BASIC CONCEPTS

1. Never, ever remove your negative (or positive) battery cable while the car is idling to see if it stalls, as a test for your alternator. This causes a major power surge that can fry anything in its path, including the voltage regulator, diodes, and even possibly the vehicles onboard computer. A cheapo voltmeter can cost as little as $9.00. Do the math.

2. To see if a vehicle is charging or not, put the voltmeter on the battery with the car not running. It should read 12 to 13vdc depending on the state of charge of the battery. Turn all accessories off. Start the car. The voltmeter should read 14 to 15vdc. If so, charging system is ok. If voltage does not increase, charging system is faulty. UPDATE: On newer vehicles with later design voltage control, it may be necessary to observe voltage for 30sec to 1 min, turn headlamps on and watch for voltage increase.

3. The most important part of alternator installation AND diagnosis is bringing the battery to a full state of charge. An excellent opportunity to do this, is during the repair process. Huge mistakes are common by the installer, as to whether this step can be bypassed. The most common mistake by the average person is thinking :

a. ” The battery must still be charged up, it still cranks the car over.” (WRONG)
b. “The battery doesn’t need charged, my headlights are still nice and bright.” (WRONG!)
c. “ I shouldn’t have to charge the battery, I only drove it for a little ways with the alternator not charging.” (WRONG!!)
d. “The battery doesn’t need charged, it’s brand new.” (WRONG!!!)(WRONG!!!)(WRONG!!!)

These statements are all false. It is the author’s strong opinion that charging the battery at a low rate for minimum of 2 hrs. is under any and all circumstances absolutely necessary. If a battery has been severely discharged, a charging period of 12-24 hrs. at the lowest amp setting may be necessary.

CHARGING A BATTERY IS LIKE WASHING YOUR CAR. YOU PUT THE SOAP IN THE BUCKET, THEN TURN THE HOSE ON FULL BLAST AND THE BUCKET GETS FULL TOO FAST. YOU GET A BUCKET FULL OF FOAM AND TEN MINUTES LATER THE SUDS BREAK UP AND YOU DON’T HAVE ANYTHING. YOU HAVE TO ADD THE WATER SLOWLY TO OBTAIN A FULL BUCKET. SAME THING WITH A BATTERY CHARGER, WHEN YOU CHARGE A BATTERY AT A HIGH AMPERAGE RATE, THE CHARGE GOES IN ONLY ON THE TOP SURFACE OF THE CELLS. THEN TEN MINUTES LATER, IT’S LIKE YOU NEVER DID IT. THE ONLY WAY TO COMPLETELY CHARGE A BATTERY IS AT A LOW AMPERAGE RATE, FOR A LONG PERIOD OF TIME, SO IT IS ABSORBED FROM BOTTOM TO TOP SLOWLY.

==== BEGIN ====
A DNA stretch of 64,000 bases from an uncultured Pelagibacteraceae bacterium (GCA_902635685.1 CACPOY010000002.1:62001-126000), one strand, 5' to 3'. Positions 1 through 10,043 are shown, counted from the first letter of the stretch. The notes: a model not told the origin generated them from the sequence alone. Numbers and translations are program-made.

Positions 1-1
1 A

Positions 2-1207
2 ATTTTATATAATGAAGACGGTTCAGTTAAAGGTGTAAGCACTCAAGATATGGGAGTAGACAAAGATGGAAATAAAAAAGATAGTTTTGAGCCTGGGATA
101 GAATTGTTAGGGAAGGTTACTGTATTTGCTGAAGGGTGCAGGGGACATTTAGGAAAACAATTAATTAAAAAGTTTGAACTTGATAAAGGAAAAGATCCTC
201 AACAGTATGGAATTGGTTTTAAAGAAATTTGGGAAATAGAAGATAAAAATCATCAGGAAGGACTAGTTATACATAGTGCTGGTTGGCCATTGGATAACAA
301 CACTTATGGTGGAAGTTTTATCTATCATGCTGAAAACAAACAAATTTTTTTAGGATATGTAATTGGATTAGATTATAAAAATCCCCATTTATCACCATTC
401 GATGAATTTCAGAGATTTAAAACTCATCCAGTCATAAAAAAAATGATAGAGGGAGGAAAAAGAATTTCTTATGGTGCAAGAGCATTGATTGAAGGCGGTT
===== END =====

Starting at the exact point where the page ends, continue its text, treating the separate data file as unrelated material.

Don’t have a charger ? Be smart. Take the battery out of the vehicle and take it to your local part store or mass market retailer. Most of them will be happy to “charge and check” for a nominal fee, or for free on the chance of selling you a new battery. If the battery is over 3 years old, this is a good time to think about buying a new battery. If the battery is over 4 years old, think really, really hard. The average life expectancy of a properly rebuilt alternator that is properly installed is 3-4 years. The average life expectancy of a properly rebuilt alternator installed on a low or failing battery is 3-4 months. Once again: Do the math. The normal course of events is: as the battery goes through a failure period, the alternator suffers intense abuse. Most people never know their battery is failing because it still starts the car. Unfortunately, newer cars with the advent of computerized fuel injection will start on 100 amps with little or no crank time. A 500 CCA battery could loose half it’s cells and still deliver a start. The driver never knows the alternator is working overtime to keep the failing battery up to par.

THINK OF YOUR CHARGING SYSTEM THE WAY A TEETER -TOTTER WORKS. THE ALTERNATOR IS ON ONE SIDE OF THE BOARD. THE BATTERY IS ON THE OTHER. THE VARIOUS ELECTRICAL ACCESSORIES YOU TURN ON WOULD BE THE FULCRUM. AS THE BATTERY BECOMES WEAKER AND OLDER, IT WOULD WEIGH MORE AND MORE, SHIFTING THE WEIGHT LOAD MORE AND MORE ON THE ALTERNATOR. THE ALTERNATOR NEVER GETS A CHANCE TO REST AND CONSEQUENTLY RUNS AT HOTTER TEMPERATURES IN ORDER TO MAINTAIN A BALANCED VOLTAGE.

↑ Back to Top